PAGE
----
The software is getting a lot better. I’m constantly looking at how we would approach it if I ever get to [remix] Revolver or Rubber Soul, early albums, which a lot of people want me to do. That’s a good example of, “How do we do that?” How do I make sure that John or Paul’s vocal isn’t just in the right-hand speaker, but also make sure that his guitar doesn’t follow him if I put it in the center? On “Taxman,” the guitar, the bass, and drums are all on one track! That’s why the record is basically on the left-hand side, and then there’s a shaker on the right-hand side of the center.

So you want to wait for the source-separation software to continue to improve.
That’s right. Despite the constant requests I get on Twitter or whatever to do these albums, I want to make sure that we can do a good job, and do a beneficial job. You’ve got to make sure that you’re doing things at the right time for the technology.

What do you think of the Atmos experience on headphones? Because it in the end is an emulation of an actual multi-speaker system.
There’s been an exponential growth in technology in spatial audio for headphones, which has happened in an incredibly short space of time. I would say that two years ago, it was unlistenable. And now it’s a good experience. The exciting thing is that it’ll only get better. I think we’re right at the beginning of this. And I I think what we what it can do is it can create intimacy with music. You can hear the difference with spatial audio. It may not always be better, but there’s a difference. I think we’re learning the tools to provide that difference for people. What’s great is that it creates more of a lean-in listening environment where you’re paying attention to it, as opposed to just having audio being played into your head to stop you from thinking.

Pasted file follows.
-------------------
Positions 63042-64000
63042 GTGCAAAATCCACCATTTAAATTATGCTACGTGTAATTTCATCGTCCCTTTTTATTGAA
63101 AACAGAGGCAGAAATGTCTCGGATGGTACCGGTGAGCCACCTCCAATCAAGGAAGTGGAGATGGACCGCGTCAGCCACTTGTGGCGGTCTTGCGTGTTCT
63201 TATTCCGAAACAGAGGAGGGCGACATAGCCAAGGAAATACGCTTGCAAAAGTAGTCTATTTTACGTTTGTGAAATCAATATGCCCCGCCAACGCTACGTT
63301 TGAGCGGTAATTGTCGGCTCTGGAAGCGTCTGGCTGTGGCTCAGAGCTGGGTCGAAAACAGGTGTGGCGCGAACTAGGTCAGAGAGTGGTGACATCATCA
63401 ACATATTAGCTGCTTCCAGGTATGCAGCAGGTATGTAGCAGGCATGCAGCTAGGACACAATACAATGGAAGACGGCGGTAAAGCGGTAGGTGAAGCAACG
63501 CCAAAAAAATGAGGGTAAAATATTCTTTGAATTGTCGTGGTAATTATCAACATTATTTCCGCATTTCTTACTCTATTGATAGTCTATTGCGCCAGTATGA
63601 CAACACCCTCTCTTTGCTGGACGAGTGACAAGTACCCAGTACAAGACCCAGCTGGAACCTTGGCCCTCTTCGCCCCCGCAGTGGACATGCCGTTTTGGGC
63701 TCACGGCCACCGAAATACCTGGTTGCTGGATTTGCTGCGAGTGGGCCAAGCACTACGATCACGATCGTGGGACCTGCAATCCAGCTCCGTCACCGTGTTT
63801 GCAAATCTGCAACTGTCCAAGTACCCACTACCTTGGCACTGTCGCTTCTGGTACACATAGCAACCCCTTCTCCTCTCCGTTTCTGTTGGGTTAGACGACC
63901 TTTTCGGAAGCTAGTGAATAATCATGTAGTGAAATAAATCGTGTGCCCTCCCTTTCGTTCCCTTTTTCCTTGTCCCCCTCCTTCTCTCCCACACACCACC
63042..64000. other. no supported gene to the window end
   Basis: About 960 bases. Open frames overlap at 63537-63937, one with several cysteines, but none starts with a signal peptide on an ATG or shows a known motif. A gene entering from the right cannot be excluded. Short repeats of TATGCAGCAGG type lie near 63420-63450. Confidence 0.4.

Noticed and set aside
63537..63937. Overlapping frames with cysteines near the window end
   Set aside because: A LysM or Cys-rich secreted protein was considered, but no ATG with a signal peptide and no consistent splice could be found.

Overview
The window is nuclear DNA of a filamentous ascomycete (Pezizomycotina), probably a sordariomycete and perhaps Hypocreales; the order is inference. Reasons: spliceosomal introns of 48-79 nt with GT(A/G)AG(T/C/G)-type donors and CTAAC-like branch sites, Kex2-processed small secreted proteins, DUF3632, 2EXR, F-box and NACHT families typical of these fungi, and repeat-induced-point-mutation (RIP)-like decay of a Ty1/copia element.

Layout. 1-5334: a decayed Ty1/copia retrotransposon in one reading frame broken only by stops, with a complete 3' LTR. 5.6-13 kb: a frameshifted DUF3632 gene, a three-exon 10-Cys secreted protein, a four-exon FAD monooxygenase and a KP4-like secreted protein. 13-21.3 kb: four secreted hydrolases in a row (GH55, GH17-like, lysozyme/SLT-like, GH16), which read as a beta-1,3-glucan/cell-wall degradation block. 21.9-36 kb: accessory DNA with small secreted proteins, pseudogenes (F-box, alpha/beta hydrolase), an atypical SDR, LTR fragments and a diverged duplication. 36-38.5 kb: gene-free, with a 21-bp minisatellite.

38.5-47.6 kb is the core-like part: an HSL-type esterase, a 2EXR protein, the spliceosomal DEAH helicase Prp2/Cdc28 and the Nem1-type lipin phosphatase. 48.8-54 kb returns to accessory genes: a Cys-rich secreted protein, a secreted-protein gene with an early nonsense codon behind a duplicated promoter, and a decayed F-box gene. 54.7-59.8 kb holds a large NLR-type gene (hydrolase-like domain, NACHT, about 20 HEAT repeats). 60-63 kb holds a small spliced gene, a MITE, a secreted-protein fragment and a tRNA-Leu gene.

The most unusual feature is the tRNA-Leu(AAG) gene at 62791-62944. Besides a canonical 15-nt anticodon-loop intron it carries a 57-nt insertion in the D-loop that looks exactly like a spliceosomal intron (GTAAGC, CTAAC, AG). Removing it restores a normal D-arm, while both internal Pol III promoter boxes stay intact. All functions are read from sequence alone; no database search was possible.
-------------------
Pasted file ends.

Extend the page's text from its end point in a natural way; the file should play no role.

Spatial audio in headphones is hugely variable, depending on the size of your head, the way your neck is on your shoulders. Where we perceive sound coming from varies with our physical bone structure. So I think what will happen, what is happening, is that there will be a lot of facial recognition, instant body measurements, pressure testing with headphones. That technology will improve. It will become more personalized for you as a headphone experience. On top of that, as you know, I work with Sonos, I’m head of sound experience for Sonos. So I’m involved in the listen-out-loud experience. There’s a huge push from Sonos and other companies to try to create immersive sound fields from single boxes or multiple boxes, and Dolby is doing this as well.

Can you begin to explain what’s happening on a technical level when we’re hearing an approximation of Atmos in headphones?
It’s so complicated. Essentially, if you think about it, we’re listening to just a stereo signal. But our brains think we’re not.The best way to think about it is they are trying to work out how we process directional sound, through phase, EQ, through different time alignments, that trick our brain.

It feels related to how binaural recordings work, where dual microphones placed in approximation of human ears mean that you perceive a sense of dimension when you listen back.
It is exactly the same. It is binaural. You’ve got two ears, but you don’t listen in stereo. You listen in three dimensions. So what everyone’s trying to do is try to create that three-dimensional space into your two ears before it gets to your brain.



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The Beatles will celebrate Abbey Road’s 50th anniversary with a suite of beautifully presented packages to be released this Friday [September 27]. The album’s 17 tracks are newly mixed by producer Giles Martin and mix engineer Sam Okell at Abbey Road in stereo, high res stereo, 5.1 surround, and Dolby Atmos, accompanied by 23 session recordings and demos, most of which are previously unreleased.

Martin and Okell worked on the new Abbey Road mixes with Abbey Road’s expert team of engineers and audio restoration specialists. All of the editions feature the new stereo album mix, sourced from the original eight-track session tapes. Giles Martin used the original stereo mix by his father George Martin as his guide.

Video: Giles talking about the process behind remixing The Beatles’ last recorded album, what we can expect from the reissue and his work at the studios… here or here:


The 50th anniversary editions of Abbey Road will be released this Friday [27 September] – pre-order them :  H E R E .